WASHINGTON • Mr Donald Trump enters the US general election campaign labouring under the worst financial and organisational disadvantage of any major party nominee in recent history, placing both his candidacy and his party in peril.
He began this month with just US$1.3 million (S$1.7 million) in cash on hand, a figure more typical of a US lawmaker's campaign for a House of Representatives seat than a candidate for the White House, and he trails Democratic presumptive nominee Hillary Clinton by more than US$41 million, according to reports filed on Monday with the Federal Election Commission.
He has a staff of around 70 people - compared with nearly 700 for Mrs Clinton - suggesting only the barest effort towards preparing to contest swing states this autumn. And he fired his campaign manager, Mr Corey Lewandowski, on Monday, after concerns about his ability to run a competitive race.
The Trump campaign has not aired a television advertisement since he effectively secured the nomination in May and has not booked any future advertising. Mrs Clinton and allies spent nearly US$26 million on ads in June alone.
Mr Trump's fund-raising for May reflects his lag in assembling the core of a national finance team. In the same month that he clinched the Republican nomination, Mr Trump raised just US$3.1 million and was forced to lend himself US$2 million to meet costs. Some invitations to Trump fund-raising events have featured the same short list of national Republican finance volunteers regardless of where the events are held, suggesting that Mr Trump has had trouble lining up local co-hosts.
During an interview on CNN, Mr Lewandowski defended the candidate's bare-bones approach: "If this was the business world, people would be commending Mr Trump for the way he's run this campaign."
POOR POLL NUMBERS
The Trump campaign is facing one of its most challenging moments, with most polls showing the Republican trailing Democrat Hillary Clinton in battleground states. A Monmouth University survey released on Monday showed Mrs Clinton with 47 per cent support, compared to Mr Trump's 40 per cent, among registered voters nationally, according to US political news website The Hill.
LOW ON CASH
The presumptive Republican presidential nominee has a mere US$1.3 million (S$1.7 million), according to reports filed on Monday night with the Federal Election Commission.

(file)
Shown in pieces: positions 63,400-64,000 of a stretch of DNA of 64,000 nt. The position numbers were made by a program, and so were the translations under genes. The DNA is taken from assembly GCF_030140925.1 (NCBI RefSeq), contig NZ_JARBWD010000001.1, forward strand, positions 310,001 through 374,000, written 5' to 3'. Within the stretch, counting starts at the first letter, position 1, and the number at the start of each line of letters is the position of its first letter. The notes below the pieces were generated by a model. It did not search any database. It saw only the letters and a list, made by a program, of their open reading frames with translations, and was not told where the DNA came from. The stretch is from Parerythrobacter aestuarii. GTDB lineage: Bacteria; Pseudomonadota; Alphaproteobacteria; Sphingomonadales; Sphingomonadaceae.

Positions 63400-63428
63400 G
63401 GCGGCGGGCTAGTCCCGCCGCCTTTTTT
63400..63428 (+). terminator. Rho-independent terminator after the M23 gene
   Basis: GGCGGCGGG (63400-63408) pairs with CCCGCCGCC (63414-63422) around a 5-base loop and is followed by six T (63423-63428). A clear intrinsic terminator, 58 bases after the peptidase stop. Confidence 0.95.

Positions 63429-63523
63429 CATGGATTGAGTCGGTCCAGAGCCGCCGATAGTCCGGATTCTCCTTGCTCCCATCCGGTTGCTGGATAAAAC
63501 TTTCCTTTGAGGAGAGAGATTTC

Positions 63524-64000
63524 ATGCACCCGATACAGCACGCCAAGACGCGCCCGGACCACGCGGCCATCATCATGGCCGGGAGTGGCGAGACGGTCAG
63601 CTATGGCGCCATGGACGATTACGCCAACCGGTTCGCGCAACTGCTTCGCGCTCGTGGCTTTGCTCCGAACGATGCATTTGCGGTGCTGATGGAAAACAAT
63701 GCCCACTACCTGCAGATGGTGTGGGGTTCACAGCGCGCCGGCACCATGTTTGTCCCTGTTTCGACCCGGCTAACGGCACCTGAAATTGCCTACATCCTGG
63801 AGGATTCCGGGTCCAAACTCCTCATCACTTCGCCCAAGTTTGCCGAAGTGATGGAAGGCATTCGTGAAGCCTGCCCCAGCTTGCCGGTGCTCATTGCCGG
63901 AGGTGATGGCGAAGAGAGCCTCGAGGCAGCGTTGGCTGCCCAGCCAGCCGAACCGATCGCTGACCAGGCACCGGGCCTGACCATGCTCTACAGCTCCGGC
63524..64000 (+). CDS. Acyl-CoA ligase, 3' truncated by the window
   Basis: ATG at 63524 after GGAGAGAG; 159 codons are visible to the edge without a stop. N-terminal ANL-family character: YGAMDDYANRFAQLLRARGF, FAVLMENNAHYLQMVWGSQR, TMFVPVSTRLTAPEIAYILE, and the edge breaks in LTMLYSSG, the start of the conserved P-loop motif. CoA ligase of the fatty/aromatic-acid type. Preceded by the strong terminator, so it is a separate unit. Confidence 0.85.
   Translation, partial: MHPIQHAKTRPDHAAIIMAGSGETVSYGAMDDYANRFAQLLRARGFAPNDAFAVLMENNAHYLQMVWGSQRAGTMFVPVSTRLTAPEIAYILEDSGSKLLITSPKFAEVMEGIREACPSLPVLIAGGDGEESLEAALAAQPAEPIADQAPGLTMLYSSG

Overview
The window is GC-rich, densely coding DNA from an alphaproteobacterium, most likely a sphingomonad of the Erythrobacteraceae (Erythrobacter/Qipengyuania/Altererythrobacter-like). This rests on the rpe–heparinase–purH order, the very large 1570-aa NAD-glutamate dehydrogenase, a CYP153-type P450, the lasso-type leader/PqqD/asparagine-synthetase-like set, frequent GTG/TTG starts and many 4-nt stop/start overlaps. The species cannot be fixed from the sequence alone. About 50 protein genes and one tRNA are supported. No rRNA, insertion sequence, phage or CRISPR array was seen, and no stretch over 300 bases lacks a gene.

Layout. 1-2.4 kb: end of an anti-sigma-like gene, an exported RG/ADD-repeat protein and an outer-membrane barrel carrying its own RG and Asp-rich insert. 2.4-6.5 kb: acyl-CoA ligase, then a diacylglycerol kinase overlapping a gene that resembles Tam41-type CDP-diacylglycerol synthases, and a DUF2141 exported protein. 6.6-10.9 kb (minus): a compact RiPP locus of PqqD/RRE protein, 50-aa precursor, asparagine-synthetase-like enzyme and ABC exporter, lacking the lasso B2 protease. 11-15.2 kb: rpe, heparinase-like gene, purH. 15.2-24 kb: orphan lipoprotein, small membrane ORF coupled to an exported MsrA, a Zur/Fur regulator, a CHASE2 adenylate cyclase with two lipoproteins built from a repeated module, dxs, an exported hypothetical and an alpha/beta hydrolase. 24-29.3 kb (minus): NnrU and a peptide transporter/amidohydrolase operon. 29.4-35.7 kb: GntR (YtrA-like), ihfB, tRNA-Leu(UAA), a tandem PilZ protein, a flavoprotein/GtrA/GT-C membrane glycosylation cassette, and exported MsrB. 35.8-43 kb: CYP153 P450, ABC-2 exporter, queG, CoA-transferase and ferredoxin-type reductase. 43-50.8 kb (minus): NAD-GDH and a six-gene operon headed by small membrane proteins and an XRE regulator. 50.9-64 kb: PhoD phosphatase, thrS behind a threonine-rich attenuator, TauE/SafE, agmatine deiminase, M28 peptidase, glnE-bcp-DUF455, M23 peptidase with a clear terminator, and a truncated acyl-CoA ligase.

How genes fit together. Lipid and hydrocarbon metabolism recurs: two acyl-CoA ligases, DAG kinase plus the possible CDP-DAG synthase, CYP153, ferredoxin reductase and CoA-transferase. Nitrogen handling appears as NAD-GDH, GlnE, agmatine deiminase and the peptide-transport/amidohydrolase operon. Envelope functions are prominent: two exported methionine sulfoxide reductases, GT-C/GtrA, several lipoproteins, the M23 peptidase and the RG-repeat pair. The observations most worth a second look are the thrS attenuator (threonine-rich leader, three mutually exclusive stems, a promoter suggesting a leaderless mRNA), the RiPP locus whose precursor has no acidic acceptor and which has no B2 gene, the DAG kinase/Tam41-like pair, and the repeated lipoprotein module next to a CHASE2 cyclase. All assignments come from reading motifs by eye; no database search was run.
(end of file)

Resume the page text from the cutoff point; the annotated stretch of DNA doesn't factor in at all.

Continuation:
It is an unprecedented low in recent history for a major presidential campaign. Mrs Clinton's campaign - backed by big donors - had more than US$42 million in the bank as of May 31, its report showed.
LACK OF STAFF, INFIGHTING
Trump donors, allies and other Republican operatives have expressed concerns about his campaign operation, which has been dogged by internal battles, threadbare infrastructure of about 30 paid staff and a barely existent fund-raising apparatus. On Monday, Mr Trump fired campaign manager Corey Lewandowski, who had been tasked with overseeing the fund-raising arm.
BLOOMBERG, AGENCE FRANCE-PRESSE, REUTERS
But the shortfall is leaving Mr Trump extraordinarily dependent on the Republican National Committee, which has seen record fund- raising this campaign cycle and, long before Mr Trump even declared his upstart candidacy, had begun investing heavily in a long- range plan to bolster the party's technical and organisational capacity. However, in a first for a major- party nominee, Mr Trump has suggested he will leave the crucial task of field organising in swing states to the Republican National Committee. That decision threatens to leave the party with significant shortfalls of money and manpower.
It is a stark reversal from the 2012 presidential campaign, which seemed to inaugurate a new era of virtually unlimited money in US politics.
By the same point that year, President Barack Obama and Reublican rival Mitt Romney were raising tens of millions of dollars per month with their parties.
Trump allies say the tide is already turning, hoping to raise up to US$500 million in joint efforts with the Republican National Committee from June through October.
But fund-raising efforts for Mr Trump have been hampered by the candidate's own erratic comments. He has repeatedly said he will pay for his own campaign even as his volunteers fan out around the country to solicit six-figure cheques, confusing allies and potential donors alike.
In the meantime, a campaign to stop Mr Trump from becoming the Republican presidential nominee has the support of nearly 400 delegates to the GOP's convention next month, according to organisers, quickly transforming what began as an idea tossed around on social media into a force that could derail a national campaign.
"Short term, yes, there's going to be chaos," said Ms Kendal Unruh, a co-founder of the group, Free the Delegates. "Long term, this saves the party and we win the election. Everything has to go through birthing pains to birth something great."
NEW YORK TIMES, WASHINGTON POST